Five days per week, Albert Williams sprints on the local high school track, and does strength training at the gym and lots of stretching.
In July, all of his hard work paid off.
With a time of 13.35 seconds, Williams, 71, of Bethesda, took gold in the 100-meter men’s race (70- to 74-year-old age group) in the World Masters Athletic Championship, beating his closest competition by about one second.
The 12-day competition attracts athletes from around the world, including 40 in Williams’ race. The event took place July 6 through 17 in Sacramento, Calif.
Although he won’t be breaking the 100M world record of 9.58 seconds, held by Olympic champion Usain Bolt, Williams said the thrill of competition and the health benefits of running keep him going.
“I’ve always loved when you get into the starting blocks — I just like to do that,” Williams said. “I like to hear the guns.”
He added: “It’s nice to win.”
Williams does not like to brag about his success. He said knowing he succeeded and his family is proud of him is enough satisfaction.
But his wife, Sue, 69, said she gets so excited about her husband’s wins, she feels compelled to tell everyone.
“It’s me who has to tell people, ‘Oh, Alby’s been winning races,’” Sue said. “He’ll come back and say, ‘Why did you have to say that?’ He would never blow his own trumpet.”
Williams began competing as a runner in his 20s. After moving from his native Australia in 1969, competitions took a back seat to work and raising his two children, Sarah, 38, and David, 40.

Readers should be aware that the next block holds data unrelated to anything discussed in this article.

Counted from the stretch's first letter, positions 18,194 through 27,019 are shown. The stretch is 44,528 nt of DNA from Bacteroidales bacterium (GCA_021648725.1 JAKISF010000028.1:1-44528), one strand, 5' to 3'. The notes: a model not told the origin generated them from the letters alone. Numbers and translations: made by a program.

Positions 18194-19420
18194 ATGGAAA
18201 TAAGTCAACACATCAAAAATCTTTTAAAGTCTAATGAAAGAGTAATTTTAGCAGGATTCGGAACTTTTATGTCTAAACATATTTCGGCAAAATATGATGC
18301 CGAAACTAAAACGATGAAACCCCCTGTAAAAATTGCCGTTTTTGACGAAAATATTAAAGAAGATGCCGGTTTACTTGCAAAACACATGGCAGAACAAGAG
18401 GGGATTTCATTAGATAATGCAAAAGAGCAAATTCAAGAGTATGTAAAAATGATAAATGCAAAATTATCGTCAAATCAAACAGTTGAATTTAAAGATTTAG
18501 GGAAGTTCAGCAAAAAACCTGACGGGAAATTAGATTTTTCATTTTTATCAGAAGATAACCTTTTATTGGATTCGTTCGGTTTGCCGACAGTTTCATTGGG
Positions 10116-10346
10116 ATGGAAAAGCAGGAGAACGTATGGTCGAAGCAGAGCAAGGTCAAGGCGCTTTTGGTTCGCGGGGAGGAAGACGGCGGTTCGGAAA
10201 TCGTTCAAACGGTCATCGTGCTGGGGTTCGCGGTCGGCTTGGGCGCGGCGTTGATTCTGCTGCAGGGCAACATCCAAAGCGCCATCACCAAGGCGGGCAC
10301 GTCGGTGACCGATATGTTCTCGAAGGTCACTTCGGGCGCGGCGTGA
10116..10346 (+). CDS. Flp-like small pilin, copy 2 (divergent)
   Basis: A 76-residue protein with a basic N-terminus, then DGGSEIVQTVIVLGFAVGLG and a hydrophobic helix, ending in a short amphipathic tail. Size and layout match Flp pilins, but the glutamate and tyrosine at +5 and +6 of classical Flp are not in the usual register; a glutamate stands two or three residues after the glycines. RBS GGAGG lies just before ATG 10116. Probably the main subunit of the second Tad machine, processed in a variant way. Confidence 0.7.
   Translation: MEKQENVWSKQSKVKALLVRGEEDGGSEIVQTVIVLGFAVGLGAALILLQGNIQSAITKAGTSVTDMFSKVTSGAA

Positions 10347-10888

But Williams continued to make time to run. During his lunch breaks at Communication Satellite Corporation, where he worked as an electrical engineer, he daily ran along the picturesque Clarksburg roads near his office on his lunch breaks.
He competed sporadically in his 40s, but when he retired in late 2001, running became his full-time occupation; he now trains about two hours per day, five days per week. His routine begins with a brief run on the treadmill at the gym, followed by stretching and strength exercises, then a trip to Walter Johnson High School to run repeats of sprint distances, which he times.
Although Williams is not as limber as his 20-year-old self, he’s never competed as well as he does now, he said. He estimated he has lost only between two and three seconds off his time since his youthful days of running.
“Although my times have gotten slower, I may have gotten less slow than some other people,” he said.
The competition in July was Williams’ first world championship, although he hopes it won’t be his last. He already is training for the 2015 World Masters Athletic Championship in France, when he will be 75 and at the younger end of the 75 to 79 age range.